An internal analysis by the Trump administration concludes that 31 states would lose federal money for health coverage under Senate Republicans’ latest effort to abolish much of the Affordable Care Act, with the politically critical state of Alaska facing a 38 percent cut in 2026. The report, produced by the federal Centers for Medicare and Medicaid Services, focuses on the final year of a block grant that states would receive under the Cassidy-Graham legislation. It shows that government funding for such health insurance would be 9 percent lower overall in 2026 under the plan than under current law. (Goldstein and Eilperin, 9/22)

NPR: Latest Senate Health Bill Would Cut Funds To Blue States
Senate Republicans' latest plan to overhaul the U.S. health care system ends with a massive shift of federal money from states that expanded Medicaid — and are largely dominated by Democrats — to those that refused to expand. Several analyses of the bill show the pattern. (Kodjak, 9/21)

The Hill: Which States Could Win And Lose From The New ObamaCare Repeal Bill
The ObamaCare repeal bill set for a possible vote next week in the Senate would create winners and losers among the 50 states that would be asked to implement their own health-care plans with block grants of federal funding. The bill, sponsored by Republican Sens. Lindsey Graham (S.C.) and Bill Cassidy (La.), ends federal funding for ObamaCare’s Medicaid expansion and the subsidies that help people afford coverage, as well as the law’s insurance mandate. (Hellmann and Weixel, 9/21)

The Hill: GOP ObamaCare Repeal Takes New Step In Nixing Medicaid Expansion
The Senate GOP's last-ditch effort to repeal ObamaCare goes farther than past bids to rein in the law’s Medicaid expansion, barring states from extending the expansion past 2019 even if they use their own money. An earlier GOP repeal bill would have let states keep the program, but that is eliminated under the legislation crafted by Sens. Lindsey Graham (R-S.C.) and Bill Cassidy (R-La.), which could come up for a Senate vote next week. (Sullivan, 9/21)

The Washington Post: Cassidy-Graham Bill Provision Would Exempt Alaska, Montana From A Cap On Medicaid Spending
As GOP leaders continue to drum up support for the health-care proposal written by Republican Sens. Bill Cassidy (La.) and Lindsey O. Graham (S.C.), a provision buried deep in the 140-page bill benefiting Alaska has begun to draw greater scrutiny. Beginning on page 95, the bill has a provision that exempts low-density states whose block grants either decrease or stay flat between 2020 and 2026 from the Medicaid per capita cap. Under that scenario, Alaska and Montana would be exempted from the funding cap that applies to all other states during that period. (Eilperin, 9/21)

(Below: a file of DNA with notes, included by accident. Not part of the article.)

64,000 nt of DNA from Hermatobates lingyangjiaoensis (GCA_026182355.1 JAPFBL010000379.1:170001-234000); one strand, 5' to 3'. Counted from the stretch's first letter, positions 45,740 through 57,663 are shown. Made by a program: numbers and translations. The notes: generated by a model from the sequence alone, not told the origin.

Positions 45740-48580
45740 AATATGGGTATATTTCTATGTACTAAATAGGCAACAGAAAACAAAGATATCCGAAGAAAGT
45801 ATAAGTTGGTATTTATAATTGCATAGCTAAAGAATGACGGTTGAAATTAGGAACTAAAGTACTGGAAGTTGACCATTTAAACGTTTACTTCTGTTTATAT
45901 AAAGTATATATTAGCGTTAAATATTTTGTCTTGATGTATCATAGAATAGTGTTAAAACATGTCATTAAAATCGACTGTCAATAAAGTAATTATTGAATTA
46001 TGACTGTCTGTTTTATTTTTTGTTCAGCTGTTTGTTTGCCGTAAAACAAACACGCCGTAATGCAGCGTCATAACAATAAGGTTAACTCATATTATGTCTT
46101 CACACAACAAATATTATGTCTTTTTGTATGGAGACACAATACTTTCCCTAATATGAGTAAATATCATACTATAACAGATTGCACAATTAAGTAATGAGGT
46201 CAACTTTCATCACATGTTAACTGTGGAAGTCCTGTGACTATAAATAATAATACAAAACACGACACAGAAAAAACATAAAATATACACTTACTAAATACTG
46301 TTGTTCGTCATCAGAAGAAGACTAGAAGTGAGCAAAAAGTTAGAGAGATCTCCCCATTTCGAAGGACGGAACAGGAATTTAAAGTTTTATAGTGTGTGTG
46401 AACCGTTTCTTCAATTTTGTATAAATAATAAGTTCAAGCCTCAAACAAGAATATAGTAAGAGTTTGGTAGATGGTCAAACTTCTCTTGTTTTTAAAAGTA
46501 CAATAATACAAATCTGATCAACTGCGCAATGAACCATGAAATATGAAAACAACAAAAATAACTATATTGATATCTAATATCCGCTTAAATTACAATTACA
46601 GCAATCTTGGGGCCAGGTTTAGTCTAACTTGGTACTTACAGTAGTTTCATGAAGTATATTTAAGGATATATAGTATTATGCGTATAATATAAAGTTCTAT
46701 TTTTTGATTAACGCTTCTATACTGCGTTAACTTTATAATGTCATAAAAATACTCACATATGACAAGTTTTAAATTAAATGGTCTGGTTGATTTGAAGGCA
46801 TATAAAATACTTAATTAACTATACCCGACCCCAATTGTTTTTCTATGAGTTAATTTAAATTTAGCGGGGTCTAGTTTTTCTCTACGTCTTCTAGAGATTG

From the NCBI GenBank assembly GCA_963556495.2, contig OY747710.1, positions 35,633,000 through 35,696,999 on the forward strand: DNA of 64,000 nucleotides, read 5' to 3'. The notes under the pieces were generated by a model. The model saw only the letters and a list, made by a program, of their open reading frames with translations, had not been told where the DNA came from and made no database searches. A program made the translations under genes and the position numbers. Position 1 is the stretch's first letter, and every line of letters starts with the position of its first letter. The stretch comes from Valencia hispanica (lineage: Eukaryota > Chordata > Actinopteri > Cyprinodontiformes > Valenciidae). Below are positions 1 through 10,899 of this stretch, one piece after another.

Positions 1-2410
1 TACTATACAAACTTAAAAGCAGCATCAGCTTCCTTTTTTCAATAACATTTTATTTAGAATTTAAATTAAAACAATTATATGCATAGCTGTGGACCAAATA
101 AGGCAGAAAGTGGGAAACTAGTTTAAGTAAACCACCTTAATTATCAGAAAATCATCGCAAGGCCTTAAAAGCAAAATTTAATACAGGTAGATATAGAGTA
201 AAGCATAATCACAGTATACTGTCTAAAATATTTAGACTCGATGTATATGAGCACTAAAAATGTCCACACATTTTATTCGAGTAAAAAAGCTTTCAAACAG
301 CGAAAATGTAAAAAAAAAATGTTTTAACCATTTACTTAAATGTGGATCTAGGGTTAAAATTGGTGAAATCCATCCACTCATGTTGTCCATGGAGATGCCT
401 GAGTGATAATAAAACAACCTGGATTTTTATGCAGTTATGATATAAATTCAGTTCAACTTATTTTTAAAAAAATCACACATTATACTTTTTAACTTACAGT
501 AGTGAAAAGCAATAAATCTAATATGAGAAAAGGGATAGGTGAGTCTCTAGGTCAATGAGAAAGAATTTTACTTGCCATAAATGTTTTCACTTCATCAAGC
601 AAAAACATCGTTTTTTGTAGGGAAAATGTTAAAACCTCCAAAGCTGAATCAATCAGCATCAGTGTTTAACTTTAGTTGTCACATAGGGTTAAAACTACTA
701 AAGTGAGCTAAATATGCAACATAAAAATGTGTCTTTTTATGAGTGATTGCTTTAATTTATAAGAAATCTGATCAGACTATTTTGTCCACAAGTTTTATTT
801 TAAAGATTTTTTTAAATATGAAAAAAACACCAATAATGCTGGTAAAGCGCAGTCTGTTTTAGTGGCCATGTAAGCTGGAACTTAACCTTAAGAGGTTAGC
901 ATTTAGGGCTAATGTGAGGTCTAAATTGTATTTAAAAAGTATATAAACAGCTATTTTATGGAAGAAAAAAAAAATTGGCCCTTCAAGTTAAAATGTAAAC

The Hill: Graham And Cassidy Go Into Overdrive To Win Murkowski Vote
Sens. Lindsey Graham (R-S.C.) and Bill Cassidy (R-La.) are going into overdrive to win over Alaska Sen. Lisa Murkowski (R), a pivotal vote for their bill to dismantle ObamaCare and give states more authority over healthcare. The two have seen Murkowski, one of three Republicans to sink the GOP’s last repeal bill, as a critical vote for some time. (Bolton, 9/22)

The Hill: Pence Urges Alaskans To Contact Murkowski, Sullivan For Repeal Bill
Vice President Pence urged Alaska residents on Thursday to contact the state's Sens. Lisa Murkowski and Dan Sullivan, who are among the Republicans undecided on the new ObamaCare repeal plan, and ask them to support the bill. Pence said in an interview with Anchorage radio host Mike Porcaro that "now is the time to reach out to Sen. Dan Sullivan and Sen. Lisa Murkowski and let them know that you'd be grateful if they'd stand with President Trump and they'd vote in favor of Graham-Cassidy when it comes to the Senate floor next week." (Delk, 9/21)

Politico: Trump Publicly Backs Healthcare Effort, Privately Harbors Doubts
In public, President Donald Trump is all-in on the Senate’s final chance to repeal Obamacare. But privately, there’s ambivalence in the White House about the bill’s contents and its chances of clearing the tightly divided chamber next week. Trump spent time between meetings at the United Nations calling senators and other senior White House officials about the Graham-Cassidy bill, asking for updated vote tallies and how to woo senators for the bill. White House officials have considered tweaking the state funding to win a vote from GOP Sen. Lisa Murkowski of Alaska — and others. Trump has also publicly excoriated Kentucky Sen. Rand Paul for voting against the legislation, telling aides he would go after other senators. (Dawsey and Everett, 9/22)

Politico: McConnell Lays It On The Line
He's been battered by President Donald Trump and had his vaunted legislative acumen called into question. Now, Mitch McConnell has a chance to put his cruel summer behind him. Over the next week, the Senate majority leader will try one last time to rescind the Democratic health care law. At the same time, he's put his political reputation on the line in Alabama, where his chosen candidate, incumbent Sen. Luther Strange, faces off against anti-establishment Roy Moore in a special Senate election on Tuesday. (Everett and Bresnahan, 9/21)

The Associated Press: Iowa Sen. Ernst Hopes, But Isn't Sure, Health Bill Has Vote
Republican Sen. Joni Ernst said Thursday she isn't sure her party's last-ditch effort to repeal Barack Obama's health care law has the votes to pass, as she faced tough questions from Iowa constituents about the political drive for the measure. "If it's brought up, I hope we have the votes to pass it," Ernst told reporters after a meeting with constituents in northern Iowa. "I hope there's consensus on the bill." (9/21)

The Hill: Nevada GOP Gov Rips ObamaCare Repeal Bill: Flexibility It Promises 'A False Choice'